What’s good about it? he says.
Christ died on the cross.
You’re not supposed to go anywhere.
Not eat meat !
Be morbid and morose.
Good Friday. Huh!
What moron thought that one up?
It’s the stupidest oxymoron in the language.
Reading about Roz Chast’s parents in her cartoon memoir
‘Can’t We Talk about Something Pleasant?’ makes me feel
Almost normal. I do know how to use the toaster,
I can change a light bulb, open cereal packets neatly
so it doesn’t look ‘as if a raccoon had tried to get into them’
AND I was comfortable using the new stove after only
six months. Compared to them I’m a genius.
Meeting the Parents
But I do ‘walk around with my feelers out’ like her old man
and ‘get distracted by interesting words thereby missing
the larger point of what was being said’. And I am a fast eater
like her mum. ‘Stop gobbling your food’, I was told as a kid,
[and am still told from time to time].
I’m only on page 30 of this 230 page memoir but I’m enjoying
meeting the parents. It’s like meeting me in a book.
- what book are you enjoying at the moment?
- Have you ever ‘met yourself’ in a book? how did it feel?
after deserting me for a few days
my editor has a change of heart
and decides to return.
Yay! I say to myself.
Says he’s been reading my posts, and how I’ve been floundering without him.
You’ve pulled three posts in two days, he says. You’re sinking.
I know, I say, hanging my head in shame.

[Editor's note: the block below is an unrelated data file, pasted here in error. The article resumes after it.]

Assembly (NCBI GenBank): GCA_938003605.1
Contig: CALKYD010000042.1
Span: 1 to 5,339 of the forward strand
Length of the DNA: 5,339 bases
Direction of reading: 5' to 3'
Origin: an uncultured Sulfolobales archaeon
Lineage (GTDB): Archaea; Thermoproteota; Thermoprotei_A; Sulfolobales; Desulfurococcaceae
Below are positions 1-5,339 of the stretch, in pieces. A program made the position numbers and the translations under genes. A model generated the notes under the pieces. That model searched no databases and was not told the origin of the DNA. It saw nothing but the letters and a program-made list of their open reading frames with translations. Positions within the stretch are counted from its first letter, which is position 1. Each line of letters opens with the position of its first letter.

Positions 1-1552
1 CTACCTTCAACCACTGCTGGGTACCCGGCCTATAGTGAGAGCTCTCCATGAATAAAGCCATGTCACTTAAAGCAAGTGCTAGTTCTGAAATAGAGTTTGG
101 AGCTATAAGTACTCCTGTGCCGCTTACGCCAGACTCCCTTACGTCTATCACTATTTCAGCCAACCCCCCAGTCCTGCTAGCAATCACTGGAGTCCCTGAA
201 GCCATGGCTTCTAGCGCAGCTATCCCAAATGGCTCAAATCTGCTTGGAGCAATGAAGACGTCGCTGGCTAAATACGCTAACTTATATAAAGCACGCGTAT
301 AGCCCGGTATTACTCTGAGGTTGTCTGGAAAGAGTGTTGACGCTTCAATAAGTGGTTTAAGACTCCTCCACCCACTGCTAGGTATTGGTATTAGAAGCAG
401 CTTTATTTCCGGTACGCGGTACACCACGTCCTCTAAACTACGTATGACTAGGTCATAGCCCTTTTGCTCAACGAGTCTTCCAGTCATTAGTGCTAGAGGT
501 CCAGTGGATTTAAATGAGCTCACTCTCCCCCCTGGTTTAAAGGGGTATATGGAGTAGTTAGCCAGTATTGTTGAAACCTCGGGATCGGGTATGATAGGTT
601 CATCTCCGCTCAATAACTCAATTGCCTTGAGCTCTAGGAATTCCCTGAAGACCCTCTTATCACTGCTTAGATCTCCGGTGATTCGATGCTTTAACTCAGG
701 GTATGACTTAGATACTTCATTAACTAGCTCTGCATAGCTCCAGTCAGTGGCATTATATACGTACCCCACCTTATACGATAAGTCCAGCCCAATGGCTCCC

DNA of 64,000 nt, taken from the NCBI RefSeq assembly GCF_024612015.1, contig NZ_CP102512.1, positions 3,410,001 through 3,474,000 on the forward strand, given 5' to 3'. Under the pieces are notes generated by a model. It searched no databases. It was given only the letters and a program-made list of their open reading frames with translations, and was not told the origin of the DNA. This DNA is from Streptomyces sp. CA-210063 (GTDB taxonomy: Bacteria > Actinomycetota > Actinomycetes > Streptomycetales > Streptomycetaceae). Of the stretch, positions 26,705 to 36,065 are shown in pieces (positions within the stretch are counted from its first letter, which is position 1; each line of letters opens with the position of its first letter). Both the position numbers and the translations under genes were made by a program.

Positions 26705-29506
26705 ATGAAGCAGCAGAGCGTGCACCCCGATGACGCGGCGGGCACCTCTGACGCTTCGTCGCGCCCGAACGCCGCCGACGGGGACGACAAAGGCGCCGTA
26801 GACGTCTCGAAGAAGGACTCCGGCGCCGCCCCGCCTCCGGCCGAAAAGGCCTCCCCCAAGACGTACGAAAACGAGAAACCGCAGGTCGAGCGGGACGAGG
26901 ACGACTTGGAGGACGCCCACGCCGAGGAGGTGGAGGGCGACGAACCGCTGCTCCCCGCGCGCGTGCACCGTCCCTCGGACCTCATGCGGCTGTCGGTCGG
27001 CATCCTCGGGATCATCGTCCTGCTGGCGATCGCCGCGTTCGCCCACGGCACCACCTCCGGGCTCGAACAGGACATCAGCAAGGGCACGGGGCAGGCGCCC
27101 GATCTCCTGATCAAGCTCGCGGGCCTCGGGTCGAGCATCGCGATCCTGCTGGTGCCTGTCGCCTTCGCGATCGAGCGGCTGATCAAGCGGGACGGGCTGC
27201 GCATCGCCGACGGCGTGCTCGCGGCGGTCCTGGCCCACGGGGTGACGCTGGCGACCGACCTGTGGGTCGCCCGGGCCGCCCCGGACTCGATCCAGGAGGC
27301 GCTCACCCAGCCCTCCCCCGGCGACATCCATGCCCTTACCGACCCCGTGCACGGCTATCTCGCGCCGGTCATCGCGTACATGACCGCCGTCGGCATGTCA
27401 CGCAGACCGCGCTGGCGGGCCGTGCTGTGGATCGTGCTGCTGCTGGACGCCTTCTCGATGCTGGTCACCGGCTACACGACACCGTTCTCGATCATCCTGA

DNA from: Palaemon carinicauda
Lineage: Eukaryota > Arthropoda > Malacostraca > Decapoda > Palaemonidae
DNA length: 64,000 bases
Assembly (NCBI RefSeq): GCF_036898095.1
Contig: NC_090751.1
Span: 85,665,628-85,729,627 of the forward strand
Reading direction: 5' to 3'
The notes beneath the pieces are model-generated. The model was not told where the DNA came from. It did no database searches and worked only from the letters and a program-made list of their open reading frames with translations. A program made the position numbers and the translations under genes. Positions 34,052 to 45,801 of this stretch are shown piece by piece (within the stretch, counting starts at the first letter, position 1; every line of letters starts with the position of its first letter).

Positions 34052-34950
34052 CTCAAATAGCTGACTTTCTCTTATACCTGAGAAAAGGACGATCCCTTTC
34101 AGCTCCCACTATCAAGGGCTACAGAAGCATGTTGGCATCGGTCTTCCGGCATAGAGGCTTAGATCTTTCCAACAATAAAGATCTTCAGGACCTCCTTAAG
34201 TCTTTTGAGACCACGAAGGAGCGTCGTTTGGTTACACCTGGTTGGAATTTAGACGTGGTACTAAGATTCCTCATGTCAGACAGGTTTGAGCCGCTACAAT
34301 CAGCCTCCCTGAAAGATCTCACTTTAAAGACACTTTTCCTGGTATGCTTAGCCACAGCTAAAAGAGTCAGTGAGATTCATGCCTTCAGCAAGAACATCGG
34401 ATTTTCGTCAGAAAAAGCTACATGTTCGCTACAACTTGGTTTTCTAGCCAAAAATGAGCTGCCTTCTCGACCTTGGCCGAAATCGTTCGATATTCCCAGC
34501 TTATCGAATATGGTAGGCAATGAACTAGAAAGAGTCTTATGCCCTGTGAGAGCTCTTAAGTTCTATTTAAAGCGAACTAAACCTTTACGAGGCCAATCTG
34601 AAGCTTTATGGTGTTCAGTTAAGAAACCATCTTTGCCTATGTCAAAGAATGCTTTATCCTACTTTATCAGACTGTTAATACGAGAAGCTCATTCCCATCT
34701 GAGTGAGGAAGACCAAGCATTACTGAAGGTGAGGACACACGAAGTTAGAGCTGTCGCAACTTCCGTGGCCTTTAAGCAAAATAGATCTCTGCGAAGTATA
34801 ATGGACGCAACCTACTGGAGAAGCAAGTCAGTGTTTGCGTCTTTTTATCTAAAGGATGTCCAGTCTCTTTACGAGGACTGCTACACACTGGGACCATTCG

Look, he says. It’s no good fighting it. We’re a team. Conjoined twins if you like.
Like Laurel and Hardy? I suggest.
Same arrangement? I say.
Yes, he says. You write. I clean up the mess.
I used to like my poems neatly wrapped.
I thought of them as artifacts.
Pristine, well presented, spruce
But now I like them ramshackle, loose,
keen to slouch in seedy places,
tie undone, inquisitive with loose shoe laces.
“Sorry, you have to move.”
“You don’t belong here. You’ll have to move.”
“But I was here first. You saw me walking up and down with my multitudinous strands of hair incarnadine.”
“You can’t have ‘multitudinous strands of hair incarnadine’ in a poem about waiting for a poem to pull up like a bus.”
“It’s too heavy, too overwritten. Too Shakespearean. It changes the tone of the poem totally. It’s like two colors that clash.”
“I’m sorry. You’ll have to move. I can’t fit you in.”
“Okay”, she says, shaking her multitudinous strands in a flurry of petulance, “I’ll write a poem of my own and guess what?”
“You won’t be in it.”
And with that she gets out her notebook from her backpack and begins writing, furiously as Lady Macbeth cleansing her blood-soaked hands in the basin.
The poems whiz past like buses ‘Not in Service’.
There is no time table.
No bus shelter.
Only a sign saying, ‘Bus Stop 29’..
Anywhere is good as anywhere else.
That’s what Raymond Carver meant when he said:
Be At Your Station.
Be alert, open.
The deus ex machina will come.
Still, I’ve been waiting here for the last twenty minutes
With the girl with incarnadine hair.
It will be good if the poem or bus pulls up anytime soon.
I can paint by numbers.
I can paint a picture for you in one thousand words.
I can even play ‘Paint it Black’ on air guitar for you
But every time I paint myself in a corner
I need you to pull me out.